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How to Fix Squeaking Wood Floors That Are Glued Down to Concrete

Chris Deziel
With a little effort, you can achieve the serenity of a squeak-free floor.

No one likes a squeaky floor, especially when stealth is of the essence, such as as during the night when you feel the need to raid the refrigerator. When the subfloor is concrete and the boards are glued to it, the squeaking is happening because the glue bond has weakened, allowing the boards to lift and rub against one another. There is an easy way to temporarily stop the squeaks, but if you want a more permanent solution, you have to replace the failed glue so the boards no longer move.

Step 1

Mark the squeaks by walking along each floorboard and laying masking tape whenever you hear one. The tape will give you a visual indication of subfloor problems. For example, a predominance of squeaks on one area of the floor indicates a subfloor depression or moisture problem. A uniform distribution of tape, on the on the other hand, suggests wood movements as the cause of the squeaking.

Step 2

Spread talc or graphite powder on the floor and brush it into the joints between floorboards with a paintbrush to lubricate the joints and address squeaking over the entire floor. Test the floor, and when the squeaks disappear, vacuum the excess powder off the floor. You may have to repeat this treatment periodically to control the squeaking.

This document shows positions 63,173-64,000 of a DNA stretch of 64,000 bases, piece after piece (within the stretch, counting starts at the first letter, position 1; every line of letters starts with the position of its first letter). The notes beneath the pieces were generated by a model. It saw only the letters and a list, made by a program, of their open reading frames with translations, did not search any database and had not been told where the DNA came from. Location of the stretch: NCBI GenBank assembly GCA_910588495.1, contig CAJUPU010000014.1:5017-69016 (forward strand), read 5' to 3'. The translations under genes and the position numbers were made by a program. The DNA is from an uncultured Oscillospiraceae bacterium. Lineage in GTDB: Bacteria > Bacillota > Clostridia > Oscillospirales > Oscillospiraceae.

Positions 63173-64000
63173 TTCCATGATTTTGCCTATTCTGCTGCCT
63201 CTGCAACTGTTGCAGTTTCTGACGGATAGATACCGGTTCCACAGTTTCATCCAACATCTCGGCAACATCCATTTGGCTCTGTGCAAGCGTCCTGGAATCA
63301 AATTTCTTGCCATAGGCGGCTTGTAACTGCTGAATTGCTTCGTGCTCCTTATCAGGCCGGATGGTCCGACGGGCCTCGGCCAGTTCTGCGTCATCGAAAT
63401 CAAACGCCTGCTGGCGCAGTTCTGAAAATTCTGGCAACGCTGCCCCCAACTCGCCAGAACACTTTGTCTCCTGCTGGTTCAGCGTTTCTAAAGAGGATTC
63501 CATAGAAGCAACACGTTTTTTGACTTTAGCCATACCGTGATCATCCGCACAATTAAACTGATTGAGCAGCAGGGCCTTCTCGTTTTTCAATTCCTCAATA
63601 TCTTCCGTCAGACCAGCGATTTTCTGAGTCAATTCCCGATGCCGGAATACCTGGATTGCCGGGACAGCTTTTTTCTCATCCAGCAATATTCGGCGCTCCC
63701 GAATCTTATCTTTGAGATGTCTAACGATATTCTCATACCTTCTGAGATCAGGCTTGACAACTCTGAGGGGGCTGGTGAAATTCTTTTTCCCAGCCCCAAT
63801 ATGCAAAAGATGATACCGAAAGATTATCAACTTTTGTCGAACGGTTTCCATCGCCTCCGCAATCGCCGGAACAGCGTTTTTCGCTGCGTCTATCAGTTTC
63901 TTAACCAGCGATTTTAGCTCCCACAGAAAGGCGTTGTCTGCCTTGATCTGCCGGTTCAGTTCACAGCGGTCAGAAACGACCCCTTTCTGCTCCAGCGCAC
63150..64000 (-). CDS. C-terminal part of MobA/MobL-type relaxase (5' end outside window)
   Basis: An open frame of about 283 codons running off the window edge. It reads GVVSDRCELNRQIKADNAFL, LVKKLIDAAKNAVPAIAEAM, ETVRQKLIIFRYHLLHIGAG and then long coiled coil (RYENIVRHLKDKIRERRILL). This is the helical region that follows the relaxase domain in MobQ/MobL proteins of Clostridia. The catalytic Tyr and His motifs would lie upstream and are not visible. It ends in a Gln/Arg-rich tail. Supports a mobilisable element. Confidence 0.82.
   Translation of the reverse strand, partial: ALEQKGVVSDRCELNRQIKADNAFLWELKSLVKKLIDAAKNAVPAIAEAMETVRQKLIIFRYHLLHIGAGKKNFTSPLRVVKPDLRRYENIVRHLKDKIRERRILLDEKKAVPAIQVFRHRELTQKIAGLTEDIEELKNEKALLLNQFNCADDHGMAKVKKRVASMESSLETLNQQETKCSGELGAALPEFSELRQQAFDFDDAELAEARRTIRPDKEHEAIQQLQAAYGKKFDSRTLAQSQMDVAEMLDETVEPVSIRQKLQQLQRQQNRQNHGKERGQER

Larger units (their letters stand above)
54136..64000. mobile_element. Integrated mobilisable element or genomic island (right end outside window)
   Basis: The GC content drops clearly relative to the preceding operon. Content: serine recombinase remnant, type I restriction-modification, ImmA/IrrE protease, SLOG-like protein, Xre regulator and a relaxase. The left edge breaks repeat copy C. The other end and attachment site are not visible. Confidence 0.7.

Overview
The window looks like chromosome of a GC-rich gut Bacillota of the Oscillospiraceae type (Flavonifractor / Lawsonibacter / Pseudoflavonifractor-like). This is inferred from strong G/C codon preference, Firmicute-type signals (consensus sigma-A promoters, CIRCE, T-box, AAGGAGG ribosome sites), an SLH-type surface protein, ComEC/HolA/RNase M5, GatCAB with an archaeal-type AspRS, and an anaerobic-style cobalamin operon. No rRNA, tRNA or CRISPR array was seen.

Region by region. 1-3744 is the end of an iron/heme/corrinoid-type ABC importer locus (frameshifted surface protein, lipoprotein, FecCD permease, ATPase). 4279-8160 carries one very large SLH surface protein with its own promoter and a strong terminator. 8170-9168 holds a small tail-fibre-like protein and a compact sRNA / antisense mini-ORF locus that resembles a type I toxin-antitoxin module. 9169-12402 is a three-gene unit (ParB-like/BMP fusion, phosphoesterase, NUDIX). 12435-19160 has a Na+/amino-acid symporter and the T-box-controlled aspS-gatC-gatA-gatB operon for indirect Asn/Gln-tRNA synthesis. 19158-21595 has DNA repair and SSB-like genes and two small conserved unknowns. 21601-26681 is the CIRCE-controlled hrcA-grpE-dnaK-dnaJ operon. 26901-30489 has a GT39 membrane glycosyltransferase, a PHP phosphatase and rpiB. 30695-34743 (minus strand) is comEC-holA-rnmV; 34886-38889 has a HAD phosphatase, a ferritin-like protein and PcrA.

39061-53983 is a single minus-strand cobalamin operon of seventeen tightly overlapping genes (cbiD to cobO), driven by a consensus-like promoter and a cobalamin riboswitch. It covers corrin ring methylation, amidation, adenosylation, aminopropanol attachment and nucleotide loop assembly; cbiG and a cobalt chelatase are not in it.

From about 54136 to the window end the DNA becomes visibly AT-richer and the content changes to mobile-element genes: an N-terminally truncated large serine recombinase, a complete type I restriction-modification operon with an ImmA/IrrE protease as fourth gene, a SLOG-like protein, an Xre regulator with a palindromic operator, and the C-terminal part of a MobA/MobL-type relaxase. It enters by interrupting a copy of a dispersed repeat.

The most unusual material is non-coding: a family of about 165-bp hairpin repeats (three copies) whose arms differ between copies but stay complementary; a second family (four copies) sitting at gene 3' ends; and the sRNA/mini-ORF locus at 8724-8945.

Step 3

Fortify the glue under a specific board or group of boards by injecting glue with a syringe. You can buy kits that include the syringe and either water-based adhesive -- intended for engineered flooring -- and solvent based for solid and bamboo flooring.

Step 4

Drill holes to get the glue under the floorboards. Use a 1/8-inch drill bit or snip the tip off of a 6d finish nail with wire snippers and use it as a drill bit. If you use a kit, drill the hole with the bit that comes in the kit. You'll need at least one hole in the vicinity of each squeak.

Step 5

Draw adhesive into the syringe, then insert the tip into one of the holes you drilled and squeeze glue into the hole. Tap on the board while you inject the glue, and keeping injecting as long as you hear a hollow sound. If you can't detect a hollow sound at all, inject glue until it starts backing out of the hole.

Step 6

Remove the syringe, wipe off the excess glue with a rag moistened with mineral spirits or, if you use a kit, use the wipers supplied with it.

Step 7

Fill the hole with floor filler, or, if you use a kit, with the dowels supplied. If you use dowels, you may need to color them with stain or felt-tip pen. You don't need to weigh down the floorboard; simply let the glue set, and it should prevent the board from moving.


You need a syringe with a large aperture to handle glue. You may be able to find a suitable one at a hardware or car parts store.


If you have moisture issues, the squeaking may indicate warping that will probably get worse if you don't address the cause of the moisture.


Don't use water-based adhesive if you have solid or bamboo flooring. The water can cause the boards to swell.